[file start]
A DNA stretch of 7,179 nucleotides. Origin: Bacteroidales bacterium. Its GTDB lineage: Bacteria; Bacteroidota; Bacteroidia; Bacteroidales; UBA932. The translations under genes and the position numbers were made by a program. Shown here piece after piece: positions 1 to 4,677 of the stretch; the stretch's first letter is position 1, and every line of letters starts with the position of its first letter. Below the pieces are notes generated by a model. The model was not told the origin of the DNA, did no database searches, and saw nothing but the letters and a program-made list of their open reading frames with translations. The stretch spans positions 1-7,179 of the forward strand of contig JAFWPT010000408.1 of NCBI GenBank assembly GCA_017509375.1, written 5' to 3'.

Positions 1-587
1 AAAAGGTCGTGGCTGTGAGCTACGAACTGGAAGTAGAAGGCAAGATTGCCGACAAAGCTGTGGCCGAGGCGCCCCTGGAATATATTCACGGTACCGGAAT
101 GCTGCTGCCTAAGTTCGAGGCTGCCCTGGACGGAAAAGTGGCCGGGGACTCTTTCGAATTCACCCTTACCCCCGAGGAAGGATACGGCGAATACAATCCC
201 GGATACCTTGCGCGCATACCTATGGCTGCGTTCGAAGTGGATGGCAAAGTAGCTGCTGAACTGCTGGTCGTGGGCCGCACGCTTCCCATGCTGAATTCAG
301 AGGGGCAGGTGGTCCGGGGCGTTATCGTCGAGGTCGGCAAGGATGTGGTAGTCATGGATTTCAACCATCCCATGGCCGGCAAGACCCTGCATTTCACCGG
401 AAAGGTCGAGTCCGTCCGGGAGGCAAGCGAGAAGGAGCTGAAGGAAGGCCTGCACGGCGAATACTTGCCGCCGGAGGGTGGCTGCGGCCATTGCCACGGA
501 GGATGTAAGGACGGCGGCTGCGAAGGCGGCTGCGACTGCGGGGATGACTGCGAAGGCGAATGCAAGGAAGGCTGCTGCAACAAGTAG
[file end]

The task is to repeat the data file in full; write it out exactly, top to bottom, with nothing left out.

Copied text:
A DNA stretch of 7,179 nucleotides. Origin: Bacteroidales bacterium. Its GTDB lineage: Bacteria; Bacteroidota; Bacteroidia; Bacteroidales; UBA932. The translations under genes and the position numbers were made by a program. Shown here piece after piece: positions 1 to 4,677 of the stretch; the stretch's first letter is position 1, and every line of letters starts with the position of its first letter. Below the pieces are notes generated by a model. The model was not told the origin of the DNA, did no database searches, and saw nothing but the letters and a program-made list of their open reading frames with translations. The stretch spans positions 1-7,179 of the forward strand of contig JAFWPT010000408.1 of NCBI GenBank assembly GCA_017509375.1, written 5' to 3'.

Positions 1-587
1 AAAAGGTCGTGGCTGTGAGCTACGAACTGGAAGTAGAAGGCAAGATTGCCGACAAAGCTGTGGCCGAGGCGCCCCTGGAATATATTCACGGTACCGGAAT
101 GCTGCTGCCTAAGTTCGAGGCTGCCCTGGACGGAAAAGTGGCCGGGGACTCTTTCGAATTCACCCTTACCCCCGAGGAAGGATACGGCGAATACAATCCC
201 GGATACCTTGCGCGCATACCTATGGCTGCGTTCGAAGTGGATGGCAAAGTAGCTGCTGAACTGCTGGTCGTGGGCCGCACGCTTCCCATGCTGAATTCAG
301 AGGGGCAGGTGGTCCGGGGCGTTATCGTCGAGGTCGGCAAGGATGTGGTAGTCATGGATTTCAACCATCCCATGGCCGGCAAGACCCTGCATTTCACCGG
401 AAAGGTCGAGTCCGTCCGGGAGGCAAGCGAGAAGGAGCTGAAGGAAGGCCTGCACGGCGAATACTTGCCGCCGGAGGGTGGCTGCGGCCATTGCCACGGA
501 GGATGTAAGGACGGCGGCTGCGAAGGCGGCTGCGACTGCGGGGATGACTGCGAAGGCGAATGCAAGGAAGGCTGCTGCAACAAGTAG